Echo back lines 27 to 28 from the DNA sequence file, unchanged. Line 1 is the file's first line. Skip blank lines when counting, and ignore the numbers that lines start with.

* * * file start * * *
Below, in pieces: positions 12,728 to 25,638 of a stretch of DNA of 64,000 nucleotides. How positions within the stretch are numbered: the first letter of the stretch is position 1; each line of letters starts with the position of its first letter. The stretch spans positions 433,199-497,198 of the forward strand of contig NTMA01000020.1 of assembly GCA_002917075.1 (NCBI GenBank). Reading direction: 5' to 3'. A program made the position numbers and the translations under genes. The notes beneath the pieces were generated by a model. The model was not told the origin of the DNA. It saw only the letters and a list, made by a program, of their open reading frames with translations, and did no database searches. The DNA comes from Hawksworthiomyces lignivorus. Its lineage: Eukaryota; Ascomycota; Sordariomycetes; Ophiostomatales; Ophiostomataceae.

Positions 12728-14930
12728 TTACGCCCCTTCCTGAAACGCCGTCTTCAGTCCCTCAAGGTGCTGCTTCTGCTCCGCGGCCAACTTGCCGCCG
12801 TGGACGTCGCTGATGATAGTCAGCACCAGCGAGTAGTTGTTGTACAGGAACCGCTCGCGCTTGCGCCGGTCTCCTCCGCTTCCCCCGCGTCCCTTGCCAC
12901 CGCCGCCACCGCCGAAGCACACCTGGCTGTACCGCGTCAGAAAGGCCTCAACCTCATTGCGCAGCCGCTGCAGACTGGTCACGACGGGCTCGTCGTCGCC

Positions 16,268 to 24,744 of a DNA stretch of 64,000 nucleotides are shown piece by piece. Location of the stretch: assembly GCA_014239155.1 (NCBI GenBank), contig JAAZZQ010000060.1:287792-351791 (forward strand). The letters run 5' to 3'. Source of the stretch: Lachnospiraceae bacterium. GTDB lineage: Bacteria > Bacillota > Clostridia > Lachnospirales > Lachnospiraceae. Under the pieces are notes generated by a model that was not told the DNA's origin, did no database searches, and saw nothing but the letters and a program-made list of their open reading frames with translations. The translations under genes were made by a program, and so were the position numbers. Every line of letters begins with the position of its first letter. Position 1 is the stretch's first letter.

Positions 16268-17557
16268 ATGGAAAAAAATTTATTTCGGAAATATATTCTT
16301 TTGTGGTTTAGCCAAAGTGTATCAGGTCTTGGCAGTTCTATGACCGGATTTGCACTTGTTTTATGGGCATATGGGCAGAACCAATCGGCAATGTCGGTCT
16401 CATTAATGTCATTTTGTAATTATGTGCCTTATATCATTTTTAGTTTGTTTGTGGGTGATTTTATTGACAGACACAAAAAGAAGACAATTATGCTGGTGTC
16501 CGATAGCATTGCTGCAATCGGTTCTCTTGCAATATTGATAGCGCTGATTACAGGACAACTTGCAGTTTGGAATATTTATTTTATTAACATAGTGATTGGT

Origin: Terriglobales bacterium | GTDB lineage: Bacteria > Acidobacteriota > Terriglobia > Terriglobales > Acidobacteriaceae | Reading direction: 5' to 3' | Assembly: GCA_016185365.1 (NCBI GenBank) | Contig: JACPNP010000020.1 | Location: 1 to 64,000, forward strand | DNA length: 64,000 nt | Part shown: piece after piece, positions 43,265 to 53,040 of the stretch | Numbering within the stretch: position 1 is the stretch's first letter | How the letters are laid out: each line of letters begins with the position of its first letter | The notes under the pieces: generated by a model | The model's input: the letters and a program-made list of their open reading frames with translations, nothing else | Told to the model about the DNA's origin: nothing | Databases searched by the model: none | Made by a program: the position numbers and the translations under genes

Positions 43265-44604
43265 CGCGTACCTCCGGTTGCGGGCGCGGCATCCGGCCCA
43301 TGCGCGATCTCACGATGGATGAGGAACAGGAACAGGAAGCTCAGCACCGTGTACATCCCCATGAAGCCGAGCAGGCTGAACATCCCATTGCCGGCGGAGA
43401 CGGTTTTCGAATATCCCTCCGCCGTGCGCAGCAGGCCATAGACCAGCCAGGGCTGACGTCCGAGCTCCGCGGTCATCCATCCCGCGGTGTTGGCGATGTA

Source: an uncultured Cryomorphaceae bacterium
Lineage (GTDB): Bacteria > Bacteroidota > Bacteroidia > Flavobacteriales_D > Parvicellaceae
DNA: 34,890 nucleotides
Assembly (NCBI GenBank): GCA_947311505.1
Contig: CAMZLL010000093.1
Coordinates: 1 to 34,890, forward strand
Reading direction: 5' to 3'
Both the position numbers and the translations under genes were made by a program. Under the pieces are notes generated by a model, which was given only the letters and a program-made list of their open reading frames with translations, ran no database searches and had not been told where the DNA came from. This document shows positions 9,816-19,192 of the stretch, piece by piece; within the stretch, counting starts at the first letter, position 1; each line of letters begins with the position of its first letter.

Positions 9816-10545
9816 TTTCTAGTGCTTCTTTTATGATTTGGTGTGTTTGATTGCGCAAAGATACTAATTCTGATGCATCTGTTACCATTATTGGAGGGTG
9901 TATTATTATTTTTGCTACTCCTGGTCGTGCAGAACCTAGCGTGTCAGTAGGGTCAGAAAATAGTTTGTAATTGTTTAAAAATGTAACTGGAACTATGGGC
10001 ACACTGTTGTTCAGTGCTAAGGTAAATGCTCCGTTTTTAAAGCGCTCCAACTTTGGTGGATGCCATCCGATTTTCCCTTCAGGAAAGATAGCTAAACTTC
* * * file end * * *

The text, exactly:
9901 TATTATTATTTTTGCTACTCCTGGTCGTGCAGAACCTAGCGTGTCAGTAGGGTCAGAAAATAGTTTGTAATTGTTTAAAAATGTAACTGGAACTATGGGC
10001 ACACTGTTGTTCAGTGCTAAGGTAAATGCTCCGTTTTTAAAGCGCTCCAACTTTGGTGGATGCCATCCGATTTTCCCTTCAGGAAAGATAGCTAAACTTC